Monsterpiece Theater is a recurring Sesame Street sketch hosted by Cookie Monster as Alistair Cookie. The sketch parodies the PBS anthology series Masterpiece Theater, originally hosted by Alistair Cooke. In his earliest introductions, the urbane Alistair Cookie held an unlit pipe (which he usually ate by the end). Due to concerns over even the appearance of smoking, the pipe was later dropped, and scenes in earlier skits were re-taped (without the prop). The segment premiered in season 9 and continued to appear on the show through season 33.
The segment brings a cultural element to the series by presenting stirring dramas based on classic literature, plays, or movies. As befits the title, many of the stars were indeed monsters, most notably Grover (who starred in more than a dozen skits). A few (notably "Me, Claudius" and "Upstairs, Downstairs") spoofed specific Masterpiece Theater series. The stirring theme music was composed by Sam Pottle. The segment was created by Tony Geiss.
Similar segments have appeared in recent years sharing certain elements with the "Monsterpiece Theater" segments. In Season 37, "Dinner Theatre" premiered in which food themes are used to parody classic plays and musicals. The following year in Season 38, Cookie Monster bookended a sketch he describes as an "American Monster Classic." In it, Grover plays a monster who has forgotten his keys, in a take on A Streetcar Named Desire.
|Picture||Title / First Appearance||Description|
| Upstairs, Downstairs|
|Grover runs up and down a flight of stairs. (Look for a picture of Dr. Teeth on the wall.) This segment features an announcer introducing "Monsterpiece Theater" and a title card for the featured story. Inspired by Upstairs, Downstairs.|
| Me, Claudius|
| Bruce, Harvey, Maurice, and Elmo (performed here by Jerry Nelson) fight over which one is Claudius. Slimey also makes a cameo crawling over the title card art, instead of the snake in the original I, Claudius titles.
| The Sound of Music|
|Grover is sitting on a hill, which moves to the sound of music. Inspired by The Sound of Music.|
| Chariots of Fur|
| Grover and Herry Monster have a race across the beach. Inspired by Chariots of Fire.
| 39 Stairs|
| Grover climbs 39 stairs to see what is at the top, and ends up being disappointed with the results. Inspired by the Alfred Hitchcock film The 39 Steps.
| Ali Baba and the Forty Thieves|
|The forty thieves insist that they be introduced along with Ali Baba before the story begins, but by the time Alistair Cookie finishes counting them, the show has run out of time. Alistair then announces that next week's story will be "Snow White and the Seven Dwarves". ("Me think me can get that one in.") Inspired by the story from One Thousand and One Nights.|
| Gone with the Wind|
| The household goods and livestock of Tara are being blown away by the wind. Kermit (as Green) and a female frog (Ms. Scarlett) demonstrate subtraction, and are blown away themselves. Inspired by Gone with the Wind.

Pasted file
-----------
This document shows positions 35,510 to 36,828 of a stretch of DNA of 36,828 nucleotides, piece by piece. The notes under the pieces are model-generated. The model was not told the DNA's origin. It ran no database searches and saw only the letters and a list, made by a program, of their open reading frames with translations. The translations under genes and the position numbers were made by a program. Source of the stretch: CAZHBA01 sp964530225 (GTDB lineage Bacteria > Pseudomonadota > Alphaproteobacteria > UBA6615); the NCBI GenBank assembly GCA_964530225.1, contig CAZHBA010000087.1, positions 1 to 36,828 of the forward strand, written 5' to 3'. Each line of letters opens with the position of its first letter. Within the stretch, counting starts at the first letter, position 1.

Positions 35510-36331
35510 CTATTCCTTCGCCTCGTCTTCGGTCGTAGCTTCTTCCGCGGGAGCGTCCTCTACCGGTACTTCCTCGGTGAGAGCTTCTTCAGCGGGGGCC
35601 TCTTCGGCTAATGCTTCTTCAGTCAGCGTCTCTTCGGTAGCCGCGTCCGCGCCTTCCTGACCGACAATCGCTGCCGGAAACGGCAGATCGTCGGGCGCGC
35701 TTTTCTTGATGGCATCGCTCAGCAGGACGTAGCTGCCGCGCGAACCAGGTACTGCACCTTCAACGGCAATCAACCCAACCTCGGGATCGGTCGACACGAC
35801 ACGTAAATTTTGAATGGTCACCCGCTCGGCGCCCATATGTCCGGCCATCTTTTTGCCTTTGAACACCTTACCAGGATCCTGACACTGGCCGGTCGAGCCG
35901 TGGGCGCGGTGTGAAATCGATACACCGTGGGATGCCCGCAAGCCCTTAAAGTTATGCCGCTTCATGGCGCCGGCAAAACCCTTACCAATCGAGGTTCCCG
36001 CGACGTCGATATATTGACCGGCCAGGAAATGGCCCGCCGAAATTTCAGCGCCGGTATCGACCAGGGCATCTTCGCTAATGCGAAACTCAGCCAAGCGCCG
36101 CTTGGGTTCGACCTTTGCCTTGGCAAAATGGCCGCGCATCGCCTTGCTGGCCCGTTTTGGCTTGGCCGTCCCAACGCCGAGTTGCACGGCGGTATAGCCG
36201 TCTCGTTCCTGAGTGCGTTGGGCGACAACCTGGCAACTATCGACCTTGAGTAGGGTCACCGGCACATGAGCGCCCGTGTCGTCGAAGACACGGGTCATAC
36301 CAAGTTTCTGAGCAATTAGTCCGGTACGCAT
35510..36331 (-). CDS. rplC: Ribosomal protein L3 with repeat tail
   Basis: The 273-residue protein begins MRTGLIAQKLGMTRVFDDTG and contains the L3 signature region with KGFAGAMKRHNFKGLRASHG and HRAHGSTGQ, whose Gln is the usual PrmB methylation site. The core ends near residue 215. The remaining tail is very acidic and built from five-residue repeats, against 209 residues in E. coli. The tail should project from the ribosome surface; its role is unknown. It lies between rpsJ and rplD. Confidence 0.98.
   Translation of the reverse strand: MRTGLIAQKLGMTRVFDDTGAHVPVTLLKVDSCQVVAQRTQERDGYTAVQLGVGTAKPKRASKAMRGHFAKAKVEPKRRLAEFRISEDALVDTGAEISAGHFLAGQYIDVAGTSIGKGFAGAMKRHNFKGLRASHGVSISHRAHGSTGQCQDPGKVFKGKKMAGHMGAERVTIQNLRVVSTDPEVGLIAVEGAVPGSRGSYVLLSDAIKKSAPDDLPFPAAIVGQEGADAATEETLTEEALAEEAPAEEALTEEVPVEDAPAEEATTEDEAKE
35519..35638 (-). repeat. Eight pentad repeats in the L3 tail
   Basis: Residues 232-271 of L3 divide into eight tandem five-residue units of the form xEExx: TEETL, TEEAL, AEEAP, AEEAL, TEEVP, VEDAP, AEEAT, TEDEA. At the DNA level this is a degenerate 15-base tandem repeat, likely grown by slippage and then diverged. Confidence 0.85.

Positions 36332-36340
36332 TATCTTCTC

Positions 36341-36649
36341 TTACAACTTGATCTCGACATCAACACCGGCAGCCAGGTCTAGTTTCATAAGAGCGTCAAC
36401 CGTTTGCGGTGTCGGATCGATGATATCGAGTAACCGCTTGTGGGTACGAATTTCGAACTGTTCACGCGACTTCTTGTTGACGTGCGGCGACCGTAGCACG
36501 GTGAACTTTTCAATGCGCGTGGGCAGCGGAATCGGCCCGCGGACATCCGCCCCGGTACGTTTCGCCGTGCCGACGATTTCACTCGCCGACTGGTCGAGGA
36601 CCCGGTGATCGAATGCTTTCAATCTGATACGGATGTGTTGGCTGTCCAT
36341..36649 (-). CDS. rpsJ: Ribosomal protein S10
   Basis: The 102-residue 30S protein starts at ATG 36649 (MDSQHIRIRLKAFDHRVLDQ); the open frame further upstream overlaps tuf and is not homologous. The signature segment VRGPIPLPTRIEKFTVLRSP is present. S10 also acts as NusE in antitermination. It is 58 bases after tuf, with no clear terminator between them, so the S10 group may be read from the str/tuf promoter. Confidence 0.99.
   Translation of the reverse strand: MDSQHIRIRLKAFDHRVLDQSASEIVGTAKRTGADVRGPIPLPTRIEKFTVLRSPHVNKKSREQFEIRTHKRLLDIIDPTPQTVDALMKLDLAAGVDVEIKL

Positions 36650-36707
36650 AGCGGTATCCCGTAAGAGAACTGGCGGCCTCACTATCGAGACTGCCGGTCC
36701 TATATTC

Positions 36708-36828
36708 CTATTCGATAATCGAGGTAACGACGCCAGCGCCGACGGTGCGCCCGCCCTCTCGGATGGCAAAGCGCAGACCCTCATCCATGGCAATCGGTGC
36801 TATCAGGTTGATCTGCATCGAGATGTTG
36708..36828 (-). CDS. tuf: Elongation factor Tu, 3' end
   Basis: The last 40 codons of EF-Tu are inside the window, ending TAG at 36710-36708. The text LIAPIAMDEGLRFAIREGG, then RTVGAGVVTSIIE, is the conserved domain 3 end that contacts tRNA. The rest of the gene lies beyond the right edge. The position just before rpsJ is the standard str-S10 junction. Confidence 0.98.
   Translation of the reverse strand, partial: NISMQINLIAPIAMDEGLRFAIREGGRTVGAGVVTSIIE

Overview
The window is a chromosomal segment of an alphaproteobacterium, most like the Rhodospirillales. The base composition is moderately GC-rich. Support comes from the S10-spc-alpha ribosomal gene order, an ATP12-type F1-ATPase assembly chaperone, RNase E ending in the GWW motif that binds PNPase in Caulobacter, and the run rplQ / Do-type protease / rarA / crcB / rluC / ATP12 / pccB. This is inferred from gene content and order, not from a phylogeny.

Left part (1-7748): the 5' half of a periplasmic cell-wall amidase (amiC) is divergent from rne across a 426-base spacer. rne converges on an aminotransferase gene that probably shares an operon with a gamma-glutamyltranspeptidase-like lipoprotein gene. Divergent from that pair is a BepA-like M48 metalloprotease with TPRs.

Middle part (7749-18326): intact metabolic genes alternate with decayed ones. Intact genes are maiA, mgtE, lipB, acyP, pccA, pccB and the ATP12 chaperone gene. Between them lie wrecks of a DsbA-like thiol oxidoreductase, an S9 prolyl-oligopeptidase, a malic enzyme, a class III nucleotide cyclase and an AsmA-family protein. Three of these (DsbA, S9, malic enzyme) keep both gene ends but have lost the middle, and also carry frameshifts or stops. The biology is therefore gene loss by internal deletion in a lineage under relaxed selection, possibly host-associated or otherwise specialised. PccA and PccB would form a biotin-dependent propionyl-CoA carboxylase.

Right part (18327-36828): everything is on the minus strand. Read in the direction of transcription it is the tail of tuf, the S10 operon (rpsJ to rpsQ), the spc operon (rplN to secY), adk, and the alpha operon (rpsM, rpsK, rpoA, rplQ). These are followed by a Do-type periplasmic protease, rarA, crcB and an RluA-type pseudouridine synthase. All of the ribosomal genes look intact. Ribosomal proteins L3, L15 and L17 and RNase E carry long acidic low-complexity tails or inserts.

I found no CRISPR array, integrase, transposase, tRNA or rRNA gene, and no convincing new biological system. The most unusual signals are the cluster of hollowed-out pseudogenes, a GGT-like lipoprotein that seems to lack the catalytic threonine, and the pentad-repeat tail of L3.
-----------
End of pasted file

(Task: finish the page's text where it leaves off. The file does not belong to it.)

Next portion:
The segment was taped on September 10, 1987, and also directed by Jon Stone.
| The Taming of the Shoe|
|In this play by the famous podiatrist William Shoespeare, "Grovero" is accompanied by a talking shoe, whom he convinces to cooperate to take him to the Padua Mall. Inspired by The Taming of the Shrew.|
| Guys and Dolls|
|Herry Monster sings about how he likes to play with dolls, and Ruby sings about how she likes to play with trucks. Inspired by Guys and Dolls.|
| One Flew Over the Cuckoo's Nest|
|Numbers keep flying over the wrong things, until finally, a number 1 flies over a cuckoo's nest. (The sketch features a brief appearance by The Muppet Show's white chickens.) Coming next week: "Rocky 20". Inspired by One Flew Over the Cuckoo's Nest.|
| The 400 Blows|
|Grover has to blow out the candles on his birthday cake 400 times, but since this is Part 1, he only gets up to 40 before he faints. The conclusion has to wait until next time. Inspired by The 400 Blows.|
| The Old Man and the C|
|Grover is playing an old man in a rowboat, talking about his love for the sea, which is on a giant letter C. Inspired by The Old Man and the Sea.|
| The King and I|
| Grover plays a king who dances with the letter I. In A Celebration of Me, Grover, Roger Ebert refers to Grover's role as actually being the King of Siam (now Thailand). Inspired by The King and I.
This segment was taped on January 19, 1990, and was also directed by Lisa Simon.
| The Postman Always Rings Twice|
| Grover is waiting for the postman to deliver his important letter but, while waiting, many other people come to his house. Inspired by The Postman Always Rings Twice.
This segment was taped on January 19, 1990, and was also directed by Lisa Simon.
| Twin Beaks|
| Agent Cookie investigates a mysterious town, trying to discover why the town is called Twin Beaks. Even the Log Bird and David Finch can't explain the secret. Inspired by Twin Peaks.
| Monsters of Venice|
| The people of Venice (Anything Muppets) get ready for their big party. Grover and the monsters of Venice get upset because they weren't invited. But it turns out to be a surprise party for the monsters of Venice. Inspired by The Merchant of Venice.
This segment was written by Sonia Manzano.
| The Sun Also Rises|
|Grover and Merry Monster are worried because their rooster will not crow (he's sick). Merry decides to experiment to see if the sun will rise even if the rooster doesn't crow. It does, but all the animals are asleep -- so Merry crows. Inspired by The Sun Also Rises.|
| Much Ado About Nothing|
|Waiter Grover laments to Mr. Johnson that the restaurant doesn't have anything he orders. Inspired by Much Ado About Nothing.|
| Waiting for Elmo|
|Telly and Grover wait for Elmo, and experience different emotions while reflecting on what they think is keeping Elmo away. The tree gets disgusted waiting for this modern storyline to make sense, and walks away singing Oklahoma. Inspired by Waiting for Godot.|
| Cyranose de Bergerac|
|Cyranose de Bergerac, a poet with a two-foot-long nose, tries to help the queen of France finish her poem. Unfortunately, the word used to finish it is the word he's the most sensitive to: "nose." One mention of that word and he'll go medieval on you! Inspired by Cyrano de Bergerac.|
| 12 Angry Men|
|After going through a situation similar to "One Flew Over The Cuckoo's Nest" and "The Horse Whisperer", Alistair Cookie announces he's out of time and is confronted by twelve angry men. Inspired by Twelve Angry Men.|